Tuesday 2nd September - Luke Cafferty, Rob Eavis

After the exploration of the last trip we were left with 6 leads. Three bolt climbs, the muddy tube near the top, and the small inlet sump, all mentioned on the previous report, plus a dig in the floor of the lowest part of the rift. This latter dig was the objective of today’s trip, primarily due to the 3d survey suggesting that if we drop into floor by ~1m we would regain the main bedding and join the continuation of the Crusader Passage, if there was one…

With Luke rigging the two of us made good progress, getting to the rift (now named The Nights Templar) in 1 hour 45. Luke had made a start on the dig on the last trip, but was stopped by the two fridge sized boulders about to fall into the hole on top of him! After much shoving and pushing we just about moved these to the side allowing us now a good view down. The wall quickly undercuts to reveal a small passage running perpendicular to the rift! 

It took a while to clear the rocks around the entrance, as some of the bigger ones simply wouldn’t move. Then we heard a rock below us drop and rattle away. Then another. But it wasn’t into the passage, it was below us. Sticking my head down the hole as far as possible I could through a gap into a large void directly underneath us! This void is the continuation of the same rift, separated by only a 1m thick pile of suspended boulders. It is hard to see, but it looks like the floor is roughly 5m below, but it’s impossible to see how far along the rift the void continues in either direction. If the floor (roof) was to go with you on top, the fall would be bad, but it’d be the 100s of boulders from the slope above that would inevitably land on top of you that would end the day! This is now really quite an unnerving place.

With that all in mind we quickly moved the last few rocks and slipped down into the security of the solid walled and roofed passage. A little wriggle over some rocks and we could stand up and see what was facing us; a stopping height vadose passage winding off into the distance, and with a great echo! That’s enough to get excitement pumping through the system. So off we went, bend after bend, it just kept going! It’s quite a small passage, with the majority with a slight Figure 8 cross-section so it’s a little awkward in places, but nowhere tight. And it felt like it was staying heading roughly east, so extremely exciting as the next known cave passage (Peak) is 800m away!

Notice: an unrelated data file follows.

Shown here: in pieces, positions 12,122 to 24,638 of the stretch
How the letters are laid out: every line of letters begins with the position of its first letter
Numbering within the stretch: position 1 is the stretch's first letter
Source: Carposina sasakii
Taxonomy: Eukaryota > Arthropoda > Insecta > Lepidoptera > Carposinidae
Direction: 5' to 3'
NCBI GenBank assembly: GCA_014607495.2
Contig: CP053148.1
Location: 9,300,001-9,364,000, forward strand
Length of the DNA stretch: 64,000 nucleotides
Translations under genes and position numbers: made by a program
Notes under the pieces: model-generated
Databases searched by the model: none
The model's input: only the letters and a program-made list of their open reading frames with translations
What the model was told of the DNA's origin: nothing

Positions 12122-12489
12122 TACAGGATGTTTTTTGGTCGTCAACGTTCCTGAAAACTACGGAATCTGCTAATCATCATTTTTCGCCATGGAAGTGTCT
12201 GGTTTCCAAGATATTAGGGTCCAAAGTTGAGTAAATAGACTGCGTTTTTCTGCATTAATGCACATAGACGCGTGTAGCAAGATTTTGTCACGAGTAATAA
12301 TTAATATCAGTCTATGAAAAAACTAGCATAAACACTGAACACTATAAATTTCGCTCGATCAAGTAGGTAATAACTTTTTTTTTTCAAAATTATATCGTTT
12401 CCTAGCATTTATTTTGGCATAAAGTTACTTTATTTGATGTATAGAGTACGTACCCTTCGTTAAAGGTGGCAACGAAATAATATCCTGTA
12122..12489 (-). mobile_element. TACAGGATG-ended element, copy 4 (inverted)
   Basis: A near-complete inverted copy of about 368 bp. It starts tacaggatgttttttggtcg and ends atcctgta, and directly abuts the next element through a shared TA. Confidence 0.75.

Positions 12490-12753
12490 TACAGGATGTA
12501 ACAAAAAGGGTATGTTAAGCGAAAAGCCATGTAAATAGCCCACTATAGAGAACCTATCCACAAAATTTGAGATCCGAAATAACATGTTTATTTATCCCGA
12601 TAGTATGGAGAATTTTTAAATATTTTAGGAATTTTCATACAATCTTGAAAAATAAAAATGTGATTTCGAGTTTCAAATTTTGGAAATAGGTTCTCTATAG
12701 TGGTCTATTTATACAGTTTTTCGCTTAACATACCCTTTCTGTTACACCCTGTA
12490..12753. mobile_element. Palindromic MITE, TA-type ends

After 8 or 9 minutes (so maybe 100-150m!?!) it starts getting lower, and muddier, and wetter. Three not great qualities. Also the big rumbling echo was mostly coming from behind us. Soon I was laying flatout, helmet off, half under muddy slop, fighting to slide further along the passage. Then the inevitable end presented itself, a totally filled boulder choke! Looking up through the rocks as best I could did not reveal any enticing black spaces above, and the very unpleasant conditions means this is unlikely to be dug. Which is a shame because it’s the only lead currently heading East. Also the fact it’s vadose if very perplexing, as everything so far has been firmly phreatic…

Back in the Nights Templar we had another look at the void below the floor. Getting into this safely is going to be very hard, but it does look good and seemed quite drafty. One to think about…… As we started our way out we could still hear small rocks dropping away, so maybe by next trip it will have sorted itself out (although possibly blocked any way on in the process!). Last person was on the surface by bang on midnight, so the shortest trip yet, which is good considering we probably found the most meterage of any trip yet. 

Next will be to survey the new passage and to formulate a route down into the scary void, hopefully nest week….


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